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How a Colonel Became a Killer Paperback – August 25, 2012
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If you're looking for a GREAT book about this subject (and you can handle some pretty graphic details), I'd recommend "CAMOUFLAGED KILLER" by DAVID A. GIBB; not this book!
There is nothing voyeuristic about this account. They simply lay the sordid tale out as it is.
By keeping the victims front and centre, they make the book more about them than about their killer.
A book well worth reading.
God bless the victims and pray this history never repeats itself.
This shocking story made global headlines and has also been featured on major US television news magazines like 48 Hours Mystery and Dateline. But it wasn't until I read Millar and Robertson's book that I grasped the full magnitude of Williams' evil nature. The book's suspense builds in intensity, paralleling Williams' disintegration over time, culminating in two of his most horrific crimes, which are stunning in their callousness and cruelty.
In chilling detail, Millar and Robertson chronologically report on Williams' psychological unraveling over a period of three years beginning in 2007. Even more shocking than the crimes themselves are the disturbing ways in which Williams documented his heinous acts in photographs, video and notes, so he could continually relive his crimes.
Due to its graphic subject matter, this book is not easy reading. But the authors use sensitivity in the particularly disturbing sections, when they outline the graphic contents of the videotapes that captured Williams' rape and murder of two young professional women, Marie-France Comeau and Jessica Lloyd. The reader gets a real sense of what the world has lost as a result of the deaths of two wonderful young women who had the misfortune of catching the eye of Williams.
One interesting aspect of the book is how past errors that occurred during another infamous Canadian case involving the serial killer couple, Paul Bernardo and Karla Homolka, influenced this one. A lack of sharing of information across police departments in the Bernardo-Homolka case led to mistakes. This led to the development of a major crime case management system that now enables police to make links between crimes that cross geographic borders. That system helped close the net on Williams.
Undoubtedly, some mistakes were made in this case. One of Williams' rape victims, Laurie, is currently suing because she was not informed about another of the former colonel's rapes that occurred prior to hers. But aside from the issues surrounding the rapes, linking the dozens of home break ins by Williams was a major challenge because almost all of them went undetected by homeowners and therefore, unreported to police. Most of them only discovered Williams had been in their home after police arrested Williams and he provided a long list of homes he'd been in.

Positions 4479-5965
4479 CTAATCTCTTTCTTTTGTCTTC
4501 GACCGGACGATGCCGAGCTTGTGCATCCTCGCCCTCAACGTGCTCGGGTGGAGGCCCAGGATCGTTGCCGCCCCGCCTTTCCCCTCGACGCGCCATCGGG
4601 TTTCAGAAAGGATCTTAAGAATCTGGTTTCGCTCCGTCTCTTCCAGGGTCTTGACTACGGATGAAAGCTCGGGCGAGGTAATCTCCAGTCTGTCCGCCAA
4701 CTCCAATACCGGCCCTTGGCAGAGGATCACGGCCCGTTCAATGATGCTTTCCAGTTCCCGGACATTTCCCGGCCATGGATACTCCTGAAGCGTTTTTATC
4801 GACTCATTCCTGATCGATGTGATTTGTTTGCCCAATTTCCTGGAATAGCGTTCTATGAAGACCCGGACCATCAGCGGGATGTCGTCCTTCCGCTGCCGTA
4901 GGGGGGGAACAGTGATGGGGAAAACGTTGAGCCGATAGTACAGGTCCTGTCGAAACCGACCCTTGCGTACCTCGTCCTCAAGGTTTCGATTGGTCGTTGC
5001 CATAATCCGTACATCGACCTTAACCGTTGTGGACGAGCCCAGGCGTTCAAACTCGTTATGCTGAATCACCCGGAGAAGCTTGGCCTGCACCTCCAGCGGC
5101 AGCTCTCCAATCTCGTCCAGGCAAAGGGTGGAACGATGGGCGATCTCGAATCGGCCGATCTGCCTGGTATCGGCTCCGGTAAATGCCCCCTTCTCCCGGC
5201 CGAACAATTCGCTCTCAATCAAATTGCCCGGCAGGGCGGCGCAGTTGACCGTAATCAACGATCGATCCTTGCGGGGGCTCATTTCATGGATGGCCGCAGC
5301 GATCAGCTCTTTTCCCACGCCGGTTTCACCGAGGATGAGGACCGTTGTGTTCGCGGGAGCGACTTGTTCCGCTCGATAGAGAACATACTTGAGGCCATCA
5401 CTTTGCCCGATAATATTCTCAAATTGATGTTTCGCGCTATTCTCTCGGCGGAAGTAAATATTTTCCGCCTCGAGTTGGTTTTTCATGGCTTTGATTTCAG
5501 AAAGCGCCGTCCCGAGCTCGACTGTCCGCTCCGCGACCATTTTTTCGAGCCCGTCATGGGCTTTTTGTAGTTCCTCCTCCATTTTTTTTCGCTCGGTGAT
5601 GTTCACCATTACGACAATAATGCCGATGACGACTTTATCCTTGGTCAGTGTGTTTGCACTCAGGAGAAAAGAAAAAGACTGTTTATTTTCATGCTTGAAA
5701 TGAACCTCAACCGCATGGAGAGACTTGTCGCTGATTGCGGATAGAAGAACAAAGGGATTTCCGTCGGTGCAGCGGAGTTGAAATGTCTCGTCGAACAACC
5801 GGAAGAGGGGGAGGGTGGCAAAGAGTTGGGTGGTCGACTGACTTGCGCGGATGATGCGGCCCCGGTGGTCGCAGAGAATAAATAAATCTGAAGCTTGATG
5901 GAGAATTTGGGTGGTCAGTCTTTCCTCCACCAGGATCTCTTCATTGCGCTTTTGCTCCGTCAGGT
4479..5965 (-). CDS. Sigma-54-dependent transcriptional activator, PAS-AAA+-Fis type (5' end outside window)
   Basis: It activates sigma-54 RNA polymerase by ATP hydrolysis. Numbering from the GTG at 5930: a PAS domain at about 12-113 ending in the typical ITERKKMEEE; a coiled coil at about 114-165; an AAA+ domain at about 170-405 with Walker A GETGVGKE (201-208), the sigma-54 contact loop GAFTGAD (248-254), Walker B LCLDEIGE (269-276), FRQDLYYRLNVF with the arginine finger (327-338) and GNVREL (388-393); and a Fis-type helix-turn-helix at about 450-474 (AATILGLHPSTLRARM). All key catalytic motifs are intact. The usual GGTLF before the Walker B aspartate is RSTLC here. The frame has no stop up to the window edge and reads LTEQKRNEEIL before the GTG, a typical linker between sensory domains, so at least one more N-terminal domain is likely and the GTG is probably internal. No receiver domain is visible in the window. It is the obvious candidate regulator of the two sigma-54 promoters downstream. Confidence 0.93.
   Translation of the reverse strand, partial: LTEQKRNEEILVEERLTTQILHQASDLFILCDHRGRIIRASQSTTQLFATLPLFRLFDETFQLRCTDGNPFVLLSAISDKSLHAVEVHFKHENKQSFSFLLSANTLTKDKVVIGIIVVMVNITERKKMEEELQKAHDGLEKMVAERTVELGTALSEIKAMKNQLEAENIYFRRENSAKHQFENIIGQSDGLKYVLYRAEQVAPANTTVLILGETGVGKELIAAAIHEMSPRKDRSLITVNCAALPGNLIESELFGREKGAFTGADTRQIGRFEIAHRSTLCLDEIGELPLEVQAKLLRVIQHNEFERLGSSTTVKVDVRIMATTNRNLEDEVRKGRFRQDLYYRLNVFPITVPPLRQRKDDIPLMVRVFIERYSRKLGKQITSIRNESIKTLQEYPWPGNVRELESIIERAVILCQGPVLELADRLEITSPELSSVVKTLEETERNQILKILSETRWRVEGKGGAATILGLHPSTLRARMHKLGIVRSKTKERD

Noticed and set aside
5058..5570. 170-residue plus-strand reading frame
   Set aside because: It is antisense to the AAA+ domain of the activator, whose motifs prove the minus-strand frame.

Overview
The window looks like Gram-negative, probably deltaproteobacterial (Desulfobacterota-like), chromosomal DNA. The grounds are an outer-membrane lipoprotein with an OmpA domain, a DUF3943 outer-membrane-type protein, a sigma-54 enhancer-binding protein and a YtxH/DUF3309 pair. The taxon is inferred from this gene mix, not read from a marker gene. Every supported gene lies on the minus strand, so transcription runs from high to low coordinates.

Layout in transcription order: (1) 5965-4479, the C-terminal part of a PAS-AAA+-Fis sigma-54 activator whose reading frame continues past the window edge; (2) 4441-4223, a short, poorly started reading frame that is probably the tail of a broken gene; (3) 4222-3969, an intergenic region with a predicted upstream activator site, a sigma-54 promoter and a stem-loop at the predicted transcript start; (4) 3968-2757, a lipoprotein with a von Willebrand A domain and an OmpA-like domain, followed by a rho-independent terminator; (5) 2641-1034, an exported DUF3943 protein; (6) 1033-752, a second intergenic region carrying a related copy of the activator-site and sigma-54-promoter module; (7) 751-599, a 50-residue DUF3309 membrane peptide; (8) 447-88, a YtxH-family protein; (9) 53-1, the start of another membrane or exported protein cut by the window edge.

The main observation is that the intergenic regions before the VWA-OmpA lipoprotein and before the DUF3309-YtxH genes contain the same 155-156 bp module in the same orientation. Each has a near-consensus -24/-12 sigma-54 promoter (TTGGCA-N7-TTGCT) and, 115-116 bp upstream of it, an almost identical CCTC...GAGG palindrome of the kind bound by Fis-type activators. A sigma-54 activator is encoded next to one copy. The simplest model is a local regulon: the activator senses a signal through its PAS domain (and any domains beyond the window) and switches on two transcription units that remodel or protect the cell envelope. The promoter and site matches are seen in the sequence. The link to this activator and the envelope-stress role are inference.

Despite the early misstep of not informing residents, the book details the back story of how excellent forensic work and co-operation between several Ontario police departments and the provincial police stopped the former colonel in his tracks--literally. It also provides some interesting insights about how Ontario Provincial Police Detective Staff Sgt. Jim Smyth--a behavioral specialist--managed to outsmart Williams, a man who clearly believed he could fool law enforcement. Smyth's videotaped interrogation of Williams--posted by Canadian media outlets on Youtube--has been lauded by US law enforcement professionals as some of the best police interviewing they've ever seen. And Millar and Robertson's vivid storytelling put you right in the police interrogation room with Smyth and Williams. The reader experiences how, through patient, methodical questioning and over a period of many hours, the mild mannered cop defeated the overconfident colonel.
I would highly recommend this book to anyone who wants to delve deeper into the case of the killer colonel. There are few if any bright spots in a story this tragic. But the excellent work by the local police services and the Ontario Provincial Police in connecting the dots on Williams is one of them.
Millar and Robertson rightly give credit to the cops who beat the colonel and in the process, undoubtedly saved more women from becoming victims of Russell Williams.